Graphic evidence of sexual abuse of boys at two prestigious Brisbane schools and repeated failure to report matters to Queensland police has been heard by the Royal Commission into Institutional Responses to Child Abuse.


Over the next two weeks, 31 witnesses including former Governor-General and former Archbishop of Brisbane Peter Hollingworth, will give evidence about alleged abuse at Brisbane Boys Grammar and St Paul’s College.

Two former employees of the schools – Kevin John Lynch and Gregory Robert Knight – are the focus of the Royal Commission.

The extent of abuse at Brisbane Grammar was revealed after former student Nigel Parodi, allegedly abused by Lynch, shot three Queensland police officers, two in the face, in an inner-Brisbane suburb in 2000.

All three officers survived but after Parodi committed suicide, dozens of former Grammar students approached the school alleging they too had been abused by Lynch.

In an opening statement counsel assisting the commission David Lloyd gave detailed summary of the evidence that would be given.

“Lynch sexually abused a significant number of boys during counselling sessions. The abuse often involved Lynch hypnotising boys, asking them to undress themselves and to masturbate themselves. Lynch also often fondled the boys’ genitals. Lynch told the boys that this was all part of the therapy he was providing. Many of the boys believed him,” Mr Lloyd said.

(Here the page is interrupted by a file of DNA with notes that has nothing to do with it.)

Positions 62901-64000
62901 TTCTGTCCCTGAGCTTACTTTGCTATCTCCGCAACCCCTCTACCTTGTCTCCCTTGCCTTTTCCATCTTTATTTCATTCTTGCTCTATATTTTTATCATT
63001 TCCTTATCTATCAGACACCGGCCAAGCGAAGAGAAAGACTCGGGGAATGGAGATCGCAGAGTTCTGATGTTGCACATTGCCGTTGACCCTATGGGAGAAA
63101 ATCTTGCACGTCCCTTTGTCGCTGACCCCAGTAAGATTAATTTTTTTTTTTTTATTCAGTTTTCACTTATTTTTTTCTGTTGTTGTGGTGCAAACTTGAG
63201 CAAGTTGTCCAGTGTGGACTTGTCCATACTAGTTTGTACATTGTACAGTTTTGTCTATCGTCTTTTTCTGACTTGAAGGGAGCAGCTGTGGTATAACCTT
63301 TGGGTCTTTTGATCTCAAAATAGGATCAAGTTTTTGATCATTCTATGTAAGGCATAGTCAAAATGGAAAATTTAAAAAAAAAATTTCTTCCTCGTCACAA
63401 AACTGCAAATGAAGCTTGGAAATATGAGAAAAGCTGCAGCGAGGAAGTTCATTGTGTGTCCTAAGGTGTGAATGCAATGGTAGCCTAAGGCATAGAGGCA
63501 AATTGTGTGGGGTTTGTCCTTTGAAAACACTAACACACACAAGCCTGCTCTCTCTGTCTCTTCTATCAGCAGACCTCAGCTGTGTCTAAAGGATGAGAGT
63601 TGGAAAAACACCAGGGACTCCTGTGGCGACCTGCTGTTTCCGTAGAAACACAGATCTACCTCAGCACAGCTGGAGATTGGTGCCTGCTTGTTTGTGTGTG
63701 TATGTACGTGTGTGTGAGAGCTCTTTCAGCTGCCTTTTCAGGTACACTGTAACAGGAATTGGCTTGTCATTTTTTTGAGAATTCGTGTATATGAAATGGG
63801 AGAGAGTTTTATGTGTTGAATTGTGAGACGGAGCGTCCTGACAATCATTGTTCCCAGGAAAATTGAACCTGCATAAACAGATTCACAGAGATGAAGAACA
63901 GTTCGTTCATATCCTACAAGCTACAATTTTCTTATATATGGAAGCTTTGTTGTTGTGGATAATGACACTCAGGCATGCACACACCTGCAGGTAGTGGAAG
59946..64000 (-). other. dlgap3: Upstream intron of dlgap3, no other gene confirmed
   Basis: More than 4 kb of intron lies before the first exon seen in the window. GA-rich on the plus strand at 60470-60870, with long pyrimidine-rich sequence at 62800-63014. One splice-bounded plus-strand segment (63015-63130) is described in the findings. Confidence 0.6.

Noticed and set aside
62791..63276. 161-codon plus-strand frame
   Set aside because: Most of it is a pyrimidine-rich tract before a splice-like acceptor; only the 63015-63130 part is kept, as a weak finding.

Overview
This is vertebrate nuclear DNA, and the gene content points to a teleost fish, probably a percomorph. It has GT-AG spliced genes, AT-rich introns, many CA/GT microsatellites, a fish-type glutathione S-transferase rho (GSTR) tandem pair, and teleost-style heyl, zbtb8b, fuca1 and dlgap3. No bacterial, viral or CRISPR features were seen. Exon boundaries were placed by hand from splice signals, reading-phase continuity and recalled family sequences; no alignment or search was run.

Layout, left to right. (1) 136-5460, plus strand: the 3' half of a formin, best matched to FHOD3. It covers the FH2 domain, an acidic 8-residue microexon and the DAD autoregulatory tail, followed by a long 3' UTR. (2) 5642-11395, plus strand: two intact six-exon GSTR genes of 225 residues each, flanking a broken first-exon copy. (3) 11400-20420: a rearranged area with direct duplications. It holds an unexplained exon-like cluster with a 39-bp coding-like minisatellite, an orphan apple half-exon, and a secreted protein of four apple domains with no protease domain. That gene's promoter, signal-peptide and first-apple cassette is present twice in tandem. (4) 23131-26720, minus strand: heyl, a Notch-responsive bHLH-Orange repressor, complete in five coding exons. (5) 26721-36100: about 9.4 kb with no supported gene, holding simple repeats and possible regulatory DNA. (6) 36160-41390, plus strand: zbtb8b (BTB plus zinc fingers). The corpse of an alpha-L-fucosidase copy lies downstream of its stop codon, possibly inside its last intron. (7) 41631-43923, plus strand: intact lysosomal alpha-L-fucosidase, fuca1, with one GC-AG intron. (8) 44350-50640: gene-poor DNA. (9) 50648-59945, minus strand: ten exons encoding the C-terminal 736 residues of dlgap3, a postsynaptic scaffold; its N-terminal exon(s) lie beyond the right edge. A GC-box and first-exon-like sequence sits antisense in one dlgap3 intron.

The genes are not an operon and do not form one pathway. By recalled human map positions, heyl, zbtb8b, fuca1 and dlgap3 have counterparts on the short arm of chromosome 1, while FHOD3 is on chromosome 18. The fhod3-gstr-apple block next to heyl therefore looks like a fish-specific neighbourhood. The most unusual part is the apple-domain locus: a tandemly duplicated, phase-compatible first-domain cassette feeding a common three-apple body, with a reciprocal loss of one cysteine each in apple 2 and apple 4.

“Counselling sessions with Lynch were openly referred to as ‘wanking with Skippy’, a reference to Lynch’s nickname ‘Skippy’ which was given to him because he walked with a limp.”

Some former students at St Paul’s allegedly told then headmaster Gilbert Case that “Lynch was spreading their personal information, including the size of their penises”.

Lynch was charged on 22 January 1997 and committed suicide the following day.

At Lynch’s well-attended funeral at St Paul’s there was no mention of his suicide or the charges against him.

The hearing heard Knight was employed at Brisbane Grammar in 1980 and St Paul’s from 1981 to 1984. He had a history of child sexual abuse in South Australia and had been convicted of child sex offences in the Northern Territory.

Counsel assisting said there will be a particular emphasis on what information was known by the senior staff of Brisbane Grammar and St Paul’s about both abusers’ behaviour.

“This case study will explore the issue of what information about finding of misconduct and the like against teachers is shared between agencies which monitor, and regulate the employment of teachers in the States and Territories of Australia,” Mr Lloyd said. 

Mr Lloyd gave repeated examples where students who complained or protested at their treatment by the abusers were told they were lying and warned off going to the police.

The Royal Commission was told Knight avoided dismissal from Grammar by offering to resign and was given a statement of service.

Knight was allegedly defended by the former headmaster of St Paul’s Gilbert Case, which Mr Case denies.

Mr Case accepted Knight’s resignation from St Paul’s instead of dismissing him after further allegations at a school camp in 1984 and wrote him a glowing reference.

Mr Case was employed in 2001 by then Archbishop of Brisbane Peter Hollingworth as executive director of the Anglican Schools Office of the Diocese of Brisbane.

In a press release in 2000, Mr Hollingworth said, “A worrying aspect is that children who were subjected to misconduct did not complain to those in authority or question the actions of the perpetrator… I am advised that the school knew nothing about the misconduct before the councillor committed suicide.”


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